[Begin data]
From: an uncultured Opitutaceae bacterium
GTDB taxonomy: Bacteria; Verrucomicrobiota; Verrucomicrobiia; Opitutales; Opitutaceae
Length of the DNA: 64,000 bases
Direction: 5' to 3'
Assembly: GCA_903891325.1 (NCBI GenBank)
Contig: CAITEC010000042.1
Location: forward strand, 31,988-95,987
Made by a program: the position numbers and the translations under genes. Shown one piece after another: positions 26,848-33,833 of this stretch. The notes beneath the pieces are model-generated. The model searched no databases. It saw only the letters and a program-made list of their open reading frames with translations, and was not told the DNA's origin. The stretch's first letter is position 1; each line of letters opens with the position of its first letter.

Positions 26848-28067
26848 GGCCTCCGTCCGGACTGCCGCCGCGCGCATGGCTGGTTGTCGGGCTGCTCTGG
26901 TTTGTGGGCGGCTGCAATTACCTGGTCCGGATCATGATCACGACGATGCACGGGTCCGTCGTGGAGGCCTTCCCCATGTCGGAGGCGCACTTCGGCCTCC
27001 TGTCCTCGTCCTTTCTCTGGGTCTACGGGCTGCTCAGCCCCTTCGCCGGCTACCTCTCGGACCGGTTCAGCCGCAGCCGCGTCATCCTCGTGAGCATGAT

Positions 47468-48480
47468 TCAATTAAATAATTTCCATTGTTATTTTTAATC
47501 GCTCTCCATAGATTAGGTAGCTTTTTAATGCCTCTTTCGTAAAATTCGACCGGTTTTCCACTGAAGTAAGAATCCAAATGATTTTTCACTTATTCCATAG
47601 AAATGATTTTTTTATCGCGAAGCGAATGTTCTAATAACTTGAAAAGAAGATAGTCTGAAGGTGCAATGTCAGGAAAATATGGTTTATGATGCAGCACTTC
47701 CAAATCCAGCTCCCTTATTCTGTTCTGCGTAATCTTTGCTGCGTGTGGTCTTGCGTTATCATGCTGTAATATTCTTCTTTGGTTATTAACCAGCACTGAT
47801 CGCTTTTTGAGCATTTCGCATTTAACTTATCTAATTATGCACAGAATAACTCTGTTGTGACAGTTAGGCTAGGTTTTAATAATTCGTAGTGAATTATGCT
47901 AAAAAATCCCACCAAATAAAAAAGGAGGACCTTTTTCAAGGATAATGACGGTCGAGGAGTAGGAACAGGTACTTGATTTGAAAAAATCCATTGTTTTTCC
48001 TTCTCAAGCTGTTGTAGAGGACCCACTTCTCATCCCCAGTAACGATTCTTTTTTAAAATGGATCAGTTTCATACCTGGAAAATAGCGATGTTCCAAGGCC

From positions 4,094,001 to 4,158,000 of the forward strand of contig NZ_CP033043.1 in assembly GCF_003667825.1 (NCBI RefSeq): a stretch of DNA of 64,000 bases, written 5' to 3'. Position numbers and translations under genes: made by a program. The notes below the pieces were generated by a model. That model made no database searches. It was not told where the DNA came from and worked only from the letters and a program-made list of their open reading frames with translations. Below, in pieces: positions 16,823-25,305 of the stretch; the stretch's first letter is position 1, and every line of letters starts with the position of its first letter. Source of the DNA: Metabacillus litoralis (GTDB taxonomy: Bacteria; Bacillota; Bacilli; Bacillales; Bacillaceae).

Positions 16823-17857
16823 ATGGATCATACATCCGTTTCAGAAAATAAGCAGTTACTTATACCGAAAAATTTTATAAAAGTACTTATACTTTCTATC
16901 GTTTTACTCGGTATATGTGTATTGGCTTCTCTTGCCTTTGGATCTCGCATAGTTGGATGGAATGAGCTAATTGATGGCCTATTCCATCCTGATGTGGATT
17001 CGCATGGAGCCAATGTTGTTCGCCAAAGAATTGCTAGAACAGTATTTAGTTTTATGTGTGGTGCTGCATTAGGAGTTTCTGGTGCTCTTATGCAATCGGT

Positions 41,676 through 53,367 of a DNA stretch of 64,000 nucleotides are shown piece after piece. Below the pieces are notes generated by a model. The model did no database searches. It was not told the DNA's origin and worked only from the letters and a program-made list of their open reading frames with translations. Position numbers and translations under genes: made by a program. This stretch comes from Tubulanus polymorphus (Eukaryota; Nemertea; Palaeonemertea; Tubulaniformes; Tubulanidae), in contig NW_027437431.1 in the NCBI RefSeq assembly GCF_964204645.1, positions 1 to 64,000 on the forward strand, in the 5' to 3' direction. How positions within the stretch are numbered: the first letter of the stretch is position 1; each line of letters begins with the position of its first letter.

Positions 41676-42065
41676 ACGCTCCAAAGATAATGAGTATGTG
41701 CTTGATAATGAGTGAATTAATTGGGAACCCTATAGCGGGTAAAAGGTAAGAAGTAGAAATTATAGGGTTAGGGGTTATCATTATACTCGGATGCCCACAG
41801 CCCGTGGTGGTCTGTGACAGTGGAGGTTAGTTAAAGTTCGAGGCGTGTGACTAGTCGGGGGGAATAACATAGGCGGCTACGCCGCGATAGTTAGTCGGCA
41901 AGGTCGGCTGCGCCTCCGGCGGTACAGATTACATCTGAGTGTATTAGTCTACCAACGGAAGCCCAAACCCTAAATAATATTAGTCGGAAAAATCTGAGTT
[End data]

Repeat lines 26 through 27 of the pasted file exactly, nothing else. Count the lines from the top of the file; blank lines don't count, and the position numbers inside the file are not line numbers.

Positions 41,676 through 53,367 of a DNA stretch of 64,000 nucleotides are shown piece after piece. Below the pieces are notes generated by a model. The model did no database searches. It was not told the DNA's origin and worked only from the letters and a program-made list of their open reading frames with translations. Position numbers and translations under genes: made by a program. This stretch comes from Tubulanus polymorphus (Eukaryota; Nemertea; Palaeonemertea; Tubulaniformes; Tubulanidae), in contig NW_027437431.1 in the NCBI RefSeq assembly GCF_964204645.1, positions 1 to 64,000 on the forward strand, in the 5' to 3' direction. How positions within the stretch are numbered: the first letter of the stretch is position 1; each line of letters begins with the position of its first letter.

Positions 41676-42065